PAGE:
By Fred Gardner

On October 4 2019, PLoS One published “Substitution of marijuana for opioids in a national survey of US adults” by a team at the San Francisco VA Medical Center. Here’s the abstract, with the bottom line in boldface:

Opioid prescriptions for chronic pain and subsequent opioid-related complications have risen dramatically in the US. Recent data suggest that medical marijuana laws have been associated with lower state-level opioid overdose mortality. In a national survey, we examined the prevalence of substitution of marijuana for opioids among US adults taking opioids for pain.Using GfK’s KnowledgePanel, we conducted an Internet-based survey of a nationally representative sample of 16,280 adults in 2017 about individual perceptions and use of marijuana. We developed questions designed to assess the extent and reasons for substitution of marijuana for opioids. We examined opioid substitution among respondents with a history of ever using marijuana who used opioids in the past 12 months. There were 9,003 respondents, corresponding to a 55.3% response rate. The mean age was 48 years. Among the 5% (n = 486) who reported ever using marijuana and using opioids in the past year, 43% used opioids daily, and 23% reported current (past 30 day) marijuana use. Forty-one percent reported a decrease or cessation of opioid use due to marijuana use; 46% reported no change in opioid use; and 8% reported an increase in opioid use. We found that a substantial number of US adults reported that they substituted marijuana for opioids.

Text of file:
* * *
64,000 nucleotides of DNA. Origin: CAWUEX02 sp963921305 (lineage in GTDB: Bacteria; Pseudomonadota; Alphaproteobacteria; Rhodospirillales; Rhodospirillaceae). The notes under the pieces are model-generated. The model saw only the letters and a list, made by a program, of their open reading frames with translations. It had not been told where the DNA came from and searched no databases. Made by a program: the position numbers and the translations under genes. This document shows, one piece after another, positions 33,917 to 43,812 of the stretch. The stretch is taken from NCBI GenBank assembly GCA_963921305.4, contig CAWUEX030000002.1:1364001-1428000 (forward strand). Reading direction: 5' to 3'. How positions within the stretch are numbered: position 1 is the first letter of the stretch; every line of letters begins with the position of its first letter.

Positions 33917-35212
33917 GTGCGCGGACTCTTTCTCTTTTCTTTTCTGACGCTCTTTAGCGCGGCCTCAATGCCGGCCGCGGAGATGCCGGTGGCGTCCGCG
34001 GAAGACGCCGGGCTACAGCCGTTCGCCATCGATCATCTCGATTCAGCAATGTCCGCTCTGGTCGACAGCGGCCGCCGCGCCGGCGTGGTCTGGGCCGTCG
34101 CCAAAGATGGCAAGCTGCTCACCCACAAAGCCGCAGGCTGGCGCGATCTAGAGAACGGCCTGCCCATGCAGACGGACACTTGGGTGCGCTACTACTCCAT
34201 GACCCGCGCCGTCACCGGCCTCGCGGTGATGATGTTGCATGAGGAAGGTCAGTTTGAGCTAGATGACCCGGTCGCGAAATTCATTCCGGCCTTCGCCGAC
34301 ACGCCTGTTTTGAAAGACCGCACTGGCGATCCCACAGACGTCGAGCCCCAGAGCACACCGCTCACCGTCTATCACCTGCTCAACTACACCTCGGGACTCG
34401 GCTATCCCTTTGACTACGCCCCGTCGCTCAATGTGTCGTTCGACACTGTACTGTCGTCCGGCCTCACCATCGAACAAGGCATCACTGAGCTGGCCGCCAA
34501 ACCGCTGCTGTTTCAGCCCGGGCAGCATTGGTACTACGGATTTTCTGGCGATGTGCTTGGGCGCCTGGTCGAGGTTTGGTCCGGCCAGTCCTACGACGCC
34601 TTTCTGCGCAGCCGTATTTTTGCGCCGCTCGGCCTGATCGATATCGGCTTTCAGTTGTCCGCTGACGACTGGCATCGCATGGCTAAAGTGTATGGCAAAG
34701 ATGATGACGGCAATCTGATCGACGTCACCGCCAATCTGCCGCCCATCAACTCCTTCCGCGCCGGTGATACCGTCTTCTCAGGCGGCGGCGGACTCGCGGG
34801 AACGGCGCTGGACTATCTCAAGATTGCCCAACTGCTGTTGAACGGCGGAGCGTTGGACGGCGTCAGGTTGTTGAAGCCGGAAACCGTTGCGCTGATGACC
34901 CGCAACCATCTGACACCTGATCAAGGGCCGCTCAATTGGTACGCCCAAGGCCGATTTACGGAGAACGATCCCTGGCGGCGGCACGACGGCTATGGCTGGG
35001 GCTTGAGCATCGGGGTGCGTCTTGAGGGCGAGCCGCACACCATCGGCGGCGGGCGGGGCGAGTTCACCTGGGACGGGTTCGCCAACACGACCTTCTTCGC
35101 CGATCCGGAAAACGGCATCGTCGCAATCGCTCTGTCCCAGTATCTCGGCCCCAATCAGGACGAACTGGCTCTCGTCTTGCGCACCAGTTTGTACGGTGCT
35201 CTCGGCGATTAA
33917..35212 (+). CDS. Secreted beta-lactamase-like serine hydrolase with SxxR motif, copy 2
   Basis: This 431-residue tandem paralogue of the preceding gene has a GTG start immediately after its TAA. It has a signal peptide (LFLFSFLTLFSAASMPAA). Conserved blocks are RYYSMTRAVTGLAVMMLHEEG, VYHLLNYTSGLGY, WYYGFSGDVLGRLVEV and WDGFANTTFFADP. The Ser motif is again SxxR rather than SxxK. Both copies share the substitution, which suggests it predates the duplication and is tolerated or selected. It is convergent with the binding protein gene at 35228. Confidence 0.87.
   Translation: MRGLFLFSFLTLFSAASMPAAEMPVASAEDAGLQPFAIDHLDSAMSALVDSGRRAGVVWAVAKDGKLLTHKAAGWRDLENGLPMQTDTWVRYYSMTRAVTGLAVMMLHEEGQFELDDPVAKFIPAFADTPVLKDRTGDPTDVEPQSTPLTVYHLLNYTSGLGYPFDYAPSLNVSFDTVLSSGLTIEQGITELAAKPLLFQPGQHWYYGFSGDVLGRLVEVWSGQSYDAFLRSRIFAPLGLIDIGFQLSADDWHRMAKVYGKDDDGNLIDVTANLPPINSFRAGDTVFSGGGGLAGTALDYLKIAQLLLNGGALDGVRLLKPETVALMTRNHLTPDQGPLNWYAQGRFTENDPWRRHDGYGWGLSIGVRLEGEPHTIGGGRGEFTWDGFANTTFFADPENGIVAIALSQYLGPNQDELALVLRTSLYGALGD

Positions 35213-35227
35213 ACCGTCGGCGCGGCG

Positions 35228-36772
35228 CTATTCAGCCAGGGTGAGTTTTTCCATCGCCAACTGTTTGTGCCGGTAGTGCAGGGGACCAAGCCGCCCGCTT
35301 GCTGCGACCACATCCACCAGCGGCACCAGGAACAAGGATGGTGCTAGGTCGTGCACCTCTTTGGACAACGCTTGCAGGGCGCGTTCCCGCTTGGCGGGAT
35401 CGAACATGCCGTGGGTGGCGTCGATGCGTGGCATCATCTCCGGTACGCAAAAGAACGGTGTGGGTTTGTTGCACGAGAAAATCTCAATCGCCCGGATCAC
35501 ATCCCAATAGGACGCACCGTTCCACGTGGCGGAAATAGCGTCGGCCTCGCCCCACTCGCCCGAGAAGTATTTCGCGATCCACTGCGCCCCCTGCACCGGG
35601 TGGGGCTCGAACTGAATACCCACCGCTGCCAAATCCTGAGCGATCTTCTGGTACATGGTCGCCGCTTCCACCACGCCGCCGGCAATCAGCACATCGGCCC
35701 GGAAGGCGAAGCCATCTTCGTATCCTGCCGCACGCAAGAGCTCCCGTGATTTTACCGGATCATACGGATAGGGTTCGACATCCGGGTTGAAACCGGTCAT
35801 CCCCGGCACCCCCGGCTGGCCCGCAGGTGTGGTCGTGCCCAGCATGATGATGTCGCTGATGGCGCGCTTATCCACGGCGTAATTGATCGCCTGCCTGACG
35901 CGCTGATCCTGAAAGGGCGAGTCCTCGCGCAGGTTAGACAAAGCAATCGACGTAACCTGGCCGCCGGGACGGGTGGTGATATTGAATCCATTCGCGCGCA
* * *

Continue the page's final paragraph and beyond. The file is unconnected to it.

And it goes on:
We’re glad that the feasibility of using cannabis to reduce opioid consumption is slowly being confirmed in “the literature.” Of course the medical establishment decrees that only a  large, longitudinal  clinical trial can provide “high quality evidence” that cannabis is effective in reducing opioid use for some. Who could oppose such a trial being conducted asap?  The question is what constitutes the best practice at present?  Our view is that physicians should rely on the ample clinical evidence developed to date by physicians monitoring patients cannabis use.
In a survey conducted by O’Shaughnessy’s in the autumn of 2006 to mark 10 years of medical marijuana use in doctors in the Society of Cannabis Clinicians were asked, among other things, which medications patients were using less of thanks to cannabis. Lead author Tod Mikuriya, MD, put opioids at the the list, noting:

“Opioids are undoubtedly the analgesic of choice in treating acute pain. For chronic pain, however, I recommend the protocol proposed by a doctor named Fronmueller to the Ohio Medical Society in 1859: primary use of cannabis, resorting to opiates for episodic worsening of the condition. Efficacy is maximized, tolerance and adverse effects are minimized. (Neither cannabis nor human physiology has changed since 1859.)”

Our most recent issue, Winter 2018/19, featured a report by Dustin Sulak, DO, headlined Cannabis enables pain patients to cut opioid use; Availability would reduce ER visits and OD deaths.”